Content warning: Image of injured cat may be sensitive to some readers.

Animal rights activists and the industrial world disagree about what’s best for the feral felines. Should they be removed to protective new homes or allowed to live in the wild?

Jason Morgan, Reitaku University

Industry has driven Japan’s rise to a global economic superpower.

During the early days of industrialization, the Japanese government set the country on a steady course for progress and success. Silk mills, light industry, railroads, and eventually heavy industry sufficient to support Japan through fifteen years of war. And then to rebuild after that war.

During the war, of course, the human costs of industry had mainly been visible in wartime destruction. Before the war, too, the price that human beings were paying for industrialization was mounting.

For example, the Ashio Copper Mine in Tochigi Prefecture was the source of major pollution scandals and the focus of battles among locals, industrialists, and the government over how to protect people as Japan industrialized. After the war, the costs of industry to humans mounted. Mercury poisoning afflicted people living around Minamata Bay in Kumamoto Prefecture, in western Kyushu. In Fukushima, the fight continues over the disposal of treated tritium water used to cool the Fukushima Daiichi nuclear reactor, which was badly damaged in the Tohoku triple disaster of 2011.

Like other industrialized nations, many in Japan have accepted that the environment should be included in business accounting ledgers—that people, in other words, should be protected. Today, Japan boasts an excellent work safety record after decades of continuous improvement. In 2016 Japan recorded 208 non-fatal occupational injuries per 100,000 workers—compared with Costa Rica, the worst in this category, with 9,421 injuries, and the Netherlands, the second worst, with 5,200. Japan has also been leading the way in environmental protection and sustainability.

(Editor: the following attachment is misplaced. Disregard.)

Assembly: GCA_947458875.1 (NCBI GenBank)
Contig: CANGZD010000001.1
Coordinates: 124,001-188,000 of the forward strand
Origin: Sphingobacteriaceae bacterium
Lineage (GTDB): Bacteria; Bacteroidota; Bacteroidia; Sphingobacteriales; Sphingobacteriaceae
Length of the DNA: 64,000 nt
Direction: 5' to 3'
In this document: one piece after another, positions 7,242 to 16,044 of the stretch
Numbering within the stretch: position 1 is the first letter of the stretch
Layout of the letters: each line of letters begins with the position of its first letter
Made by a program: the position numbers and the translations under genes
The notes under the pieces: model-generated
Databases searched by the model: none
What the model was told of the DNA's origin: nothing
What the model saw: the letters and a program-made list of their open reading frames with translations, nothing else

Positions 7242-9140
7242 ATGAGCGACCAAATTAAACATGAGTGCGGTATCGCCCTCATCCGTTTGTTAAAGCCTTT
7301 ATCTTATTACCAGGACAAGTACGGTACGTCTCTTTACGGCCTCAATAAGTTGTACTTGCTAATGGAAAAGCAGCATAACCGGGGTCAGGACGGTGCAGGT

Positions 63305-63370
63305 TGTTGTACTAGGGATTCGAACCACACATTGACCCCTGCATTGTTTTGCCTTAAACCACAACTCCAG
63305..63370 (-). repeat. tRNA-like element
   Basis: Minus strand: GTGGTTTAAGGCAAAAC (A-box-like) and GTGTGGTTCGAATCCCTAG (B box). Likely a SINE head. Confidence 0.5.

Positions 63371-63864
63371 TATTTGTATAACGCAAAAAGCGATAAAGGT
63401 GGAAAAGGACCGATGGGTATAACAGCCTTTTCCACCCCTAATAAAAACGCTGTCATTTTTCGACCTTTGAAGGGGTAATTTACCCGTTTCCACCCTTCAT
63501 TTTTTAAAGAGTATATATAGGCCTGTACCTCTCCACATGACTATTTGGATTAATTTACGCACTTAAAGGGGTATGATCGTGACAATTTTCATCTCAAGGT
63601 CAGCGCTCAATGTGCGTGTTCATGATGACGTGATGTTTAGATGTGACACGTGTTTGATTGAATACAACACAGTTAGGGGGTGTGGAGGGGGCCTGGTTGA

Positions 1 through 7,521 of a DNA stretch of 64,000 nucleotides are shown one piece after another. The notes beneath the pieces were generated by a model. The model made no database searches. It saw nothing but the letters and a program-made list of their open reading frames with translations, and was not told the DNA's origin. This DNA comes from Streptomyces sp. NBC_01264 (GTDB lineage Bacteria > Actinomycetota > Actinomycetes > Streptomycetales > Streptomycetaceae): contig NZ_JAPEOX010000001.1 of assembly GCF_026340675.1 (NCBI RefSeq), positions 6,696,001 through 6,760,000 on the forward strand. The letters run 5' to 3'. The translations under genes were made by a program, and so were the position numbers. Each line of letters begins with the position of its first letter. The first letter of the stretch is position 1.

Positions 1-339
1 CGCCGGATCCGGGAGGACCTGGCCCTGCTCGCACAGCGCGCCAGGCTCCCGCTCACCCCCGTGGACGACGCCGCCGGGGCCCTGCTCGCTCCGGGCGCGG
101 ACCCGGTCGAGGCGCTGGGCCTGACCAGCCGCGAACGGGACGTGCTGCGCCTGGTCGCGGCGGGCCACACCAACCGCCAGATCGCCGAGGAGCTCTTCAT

A lot of ground has been covered, in other words, since the early days and heydays of industrialization.

Cat with burn wounds on paws said to have been rescued from Ogishima, JFE Steel property, January 2022 (courtesy of Yuki Animals), via JAPAN Forward

Blast Furnaces and Felines

Just as the full human costs of industry are becoming apparent, however, a new blind spot appears. Animals. What should be done about the non-human creatures who pay a price for industrial prowess and economic strength?

This difficult question is emerging in Kawasaki, an industrial city in Kanagawa Prefecture just outside of Tokyo. There, a major steel manufacturing concern, JFE Steel Corporation, operates blast furnaces and other kinds of industrial plant on Ogishima, a man made island in Tokyo Bay.


By - grape Japan editorial staff.